New Directions congratulates all those who have been elected to serve on the General Synod in the recent elections. It will not surprise readers, however, that we offer our loudest cheers for those who will constitute the Catholic Group when the new Synod is inaugurated on 24th November. We can be greatly encouraged by the election results. The new Synod will have a larger Catholic Group than the last one, and, with many members of the previous Synod having decided not to offer themselves for re-election, there is a significant infusion of new blood, including young priests and, in the House of Laity, young women and men. (There are also elected suffragan bishops in both Provinces.)

The new General Synod has a hefty programme of policy and (presumably) legislation across the landscape of the Church of England to address. No-one (of course) can object to the aspirations suggested by the terms ‘Reform and Renewal,’ but simply declaring that something is about reforming or renewing the Church does not of itself guarantee either outcome. Members of the Catholic Group will not want to be, as Teresa May might have said, the Grumpy Party, seeing the problems and never the opportunities in any proposal or initiative. But they will expect to recall the Synod to a proper sense of the Church as fundamentally a Eucharistic community, and of the Church of England as rooted in a tradition which is liturgical, sacramental and which understands itself to be part of the one, holy, catholic and apostolic Church of Jesus Christ. As to the specifics: while a commitment to deeper discipleship seems wholly to be welcomed, and while the search for better ways to use the historic assets of the Church of England in the service of mission and growth would appear to be both desirable and overdue, big question marks remain around the direction of travel in the matter of resourcing ministerial education. The Church of England cannot afford to reduce its commitment to high-quality, residential training, alongside nonresidential, part-time and mixed-mode models. Turning to the ‘simplification agenda,’ members of the Catholic Group will no doubt be on the lookout for the dangers of excessive centralisation, or the erosion of the Church of England’s historic pattern of checks and balances, while welcoming genuine reforms which serve the spread of the Gospel and the proclamation of the Kingdom.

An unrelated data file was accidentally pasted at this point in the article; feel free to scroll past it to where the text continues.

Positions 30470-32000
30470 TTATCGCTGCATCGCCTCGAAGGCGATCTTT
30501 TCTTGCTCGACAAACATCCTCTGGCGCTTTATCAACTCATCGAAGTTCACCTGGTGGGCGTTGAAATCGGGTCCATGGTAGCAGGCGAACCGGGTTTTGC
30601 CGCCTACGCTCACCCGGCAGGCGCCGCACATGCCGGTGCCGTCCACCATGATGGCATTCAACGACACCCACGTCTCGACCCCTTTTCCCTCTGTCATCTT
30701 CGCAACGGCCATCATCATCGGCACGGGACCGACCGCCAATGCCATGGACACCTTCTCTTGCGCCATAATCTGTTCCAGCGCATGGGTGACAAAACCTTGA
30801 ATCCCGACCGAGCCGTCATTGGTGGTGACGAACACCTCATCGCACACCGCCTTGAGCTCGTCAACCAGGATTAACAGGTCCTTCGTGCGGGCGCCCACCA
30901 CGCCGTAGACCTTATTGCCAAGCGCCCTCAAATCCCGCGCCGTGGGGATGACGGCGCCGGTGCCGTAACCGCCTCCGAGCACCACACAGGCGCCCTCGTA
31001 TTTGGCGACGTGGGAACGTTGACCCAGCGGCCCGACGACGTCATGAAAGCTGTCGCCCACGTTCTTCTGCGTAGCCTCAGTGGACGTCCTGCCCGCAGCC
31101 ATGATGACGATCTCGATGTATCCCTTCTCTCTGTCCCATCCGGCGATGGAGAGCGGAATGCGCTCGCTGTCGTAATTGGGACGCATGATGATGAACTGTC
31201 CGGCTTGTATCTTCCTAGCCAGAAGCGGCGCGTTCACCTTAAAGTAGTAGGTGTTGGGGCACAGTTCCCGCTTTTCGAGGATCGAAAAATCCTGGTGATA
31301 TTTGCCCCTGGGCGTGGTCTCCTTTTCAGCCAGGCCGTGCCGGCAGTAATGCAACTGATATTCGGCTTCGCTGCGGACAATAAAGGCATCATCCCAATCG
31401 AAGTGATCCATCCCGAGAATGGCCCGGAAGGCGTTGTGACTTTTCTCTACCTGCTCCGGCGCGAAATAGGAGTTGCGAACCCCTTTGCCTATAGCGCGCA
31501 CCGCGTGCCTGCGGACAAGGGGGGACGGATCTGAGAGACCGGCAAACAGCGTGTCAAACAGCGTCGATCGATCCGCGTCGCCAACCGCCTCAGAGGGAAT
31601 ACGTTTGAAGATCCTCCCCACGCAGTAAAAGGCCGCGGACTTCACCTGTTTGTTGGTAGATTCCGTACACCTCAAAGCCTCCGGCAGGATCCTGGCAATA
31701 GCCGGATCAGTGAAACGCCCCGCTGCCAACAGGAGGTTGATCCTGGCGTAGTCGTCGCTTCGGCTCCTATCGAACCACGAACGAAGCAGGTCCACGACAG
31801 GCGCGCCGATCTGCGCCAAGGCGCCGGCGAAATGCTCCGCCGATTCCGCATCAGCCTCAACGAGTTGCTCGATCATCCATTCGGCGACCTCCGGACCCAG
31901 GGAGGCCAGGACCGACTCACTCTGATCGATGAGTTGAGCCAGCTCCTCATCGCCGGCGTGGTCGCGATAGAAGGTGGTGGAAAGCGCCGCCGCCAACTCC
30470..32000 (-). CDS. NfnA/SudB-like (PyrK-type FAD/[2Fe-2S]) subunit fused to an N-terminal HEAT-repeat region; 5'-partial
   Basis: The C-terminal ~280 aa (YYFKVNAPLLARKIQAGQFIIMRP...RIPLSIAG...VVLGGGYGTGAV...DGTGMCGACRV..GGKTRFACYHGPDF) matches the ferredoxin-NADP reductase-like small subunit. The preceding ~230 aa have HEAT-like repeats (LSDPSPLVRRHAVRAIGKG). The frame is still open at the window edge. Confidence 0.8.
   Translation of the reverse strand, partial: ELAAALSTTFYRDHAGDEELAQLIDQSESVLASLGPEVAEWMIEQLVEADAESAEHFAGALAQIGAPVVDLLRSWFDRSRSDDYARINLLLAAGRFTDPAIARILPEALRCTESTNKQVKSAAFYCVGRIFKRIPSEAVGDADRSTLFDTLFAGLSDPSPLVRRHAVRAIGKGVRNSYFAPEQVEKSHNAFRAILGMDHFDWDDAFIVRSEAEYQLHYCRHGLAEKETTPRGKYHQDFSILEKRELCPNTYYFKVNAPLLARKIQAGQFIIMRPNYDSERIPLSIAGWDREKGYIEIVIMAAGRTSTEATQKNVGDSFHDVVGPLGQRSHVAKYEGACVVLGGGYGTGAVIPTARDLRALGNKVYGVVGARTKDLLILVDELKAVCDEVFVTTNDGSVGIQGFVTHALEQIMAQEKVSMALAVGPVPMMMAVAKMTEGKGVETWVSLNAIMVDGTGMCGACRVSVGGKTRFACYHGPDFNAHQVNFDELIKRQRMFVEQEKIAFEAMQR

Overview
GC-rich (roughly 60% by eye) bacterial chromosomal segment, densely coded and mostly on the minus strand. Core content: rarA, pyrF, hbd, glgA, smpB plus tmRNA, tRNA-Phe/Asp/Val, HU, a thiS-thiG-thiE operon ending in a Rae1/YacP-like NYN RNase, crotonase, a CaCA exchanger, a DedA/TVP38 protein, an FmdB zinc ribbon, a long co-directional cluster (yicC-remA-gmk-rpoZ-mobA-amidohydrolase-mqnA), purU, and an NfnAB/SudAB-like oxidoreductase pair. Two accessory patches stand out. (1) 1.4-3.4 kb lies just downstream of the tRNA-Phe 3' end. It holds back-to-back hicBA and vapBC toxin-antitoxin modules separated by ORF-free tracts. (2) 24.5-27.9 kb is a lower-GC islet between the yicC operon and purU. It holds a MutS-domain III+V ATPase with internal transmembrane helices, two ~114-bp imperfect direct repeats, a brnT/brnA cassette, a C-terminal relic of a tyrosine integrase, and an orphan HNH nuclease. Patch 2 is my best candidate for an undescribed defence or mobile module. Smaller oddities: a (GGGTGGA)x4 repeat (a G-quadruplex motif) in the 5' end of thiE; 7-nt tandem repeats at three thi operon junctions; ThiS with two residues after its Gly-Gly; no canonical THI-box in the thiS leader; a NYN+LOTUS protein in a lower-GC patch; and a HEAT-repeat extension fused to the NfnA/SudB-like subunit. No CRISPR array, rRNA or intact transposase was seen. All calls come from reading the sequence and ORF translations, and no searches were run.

The other ‘great matter’ which will come to Synod in the next quinquennium is that of human sexuality, as the facilitated conversations draw to a close. Here, we are a long way from even knowing what the question will be, if indeed there is to be a question put to Synod. Many – probably most – members of the newly elected Catholic Group put something in their election address to indicate that they uphold the understanding of marriage enshrined in the Church of England’s formularies, that marriage as Christians propose it exists between one man and one woman. And many, too, urged the need for good listening and the exercise of charity in the deepest sense, as this process, and this discussion, unfolds.

One subject which ought not to be on the new Synod’s agenda is that of women in the episcopate. The next five years should be a time for the Five Guiding Principles to ‘bed down’ in the life of the Church of England, and for that mutual flourishing of which they speak to become a reality. We at New Directions are concerned, therefore, by the open letter to Sir Philip Mawer (the Independent Examiner appointed to assist the church with the fair application of the Five Principles and the House of Bishops Declaration) published by WATCH and available on their website. WATCH advises Sir Philip that he has ‘the added disadvantage of being male,’ and will therefore be ‘less aware of the more deep-seated gender bias in [his] environment;’ and further that ‘all [his] decisions should be approached with a bias towards women.’ It is disappointing that, once again, a difference of theological conviction as to whether women can be ordained as bishops and priests is reduced to a straightforward gender issue, male against female. Forward in Faith never tires of pointing out that its lay members include more women than men; and to suggest that all women are only on one side of this debate is both inaccurate and disobliging. Perhaps the Catholic Group will still have this issue to keep its eye on after all. ND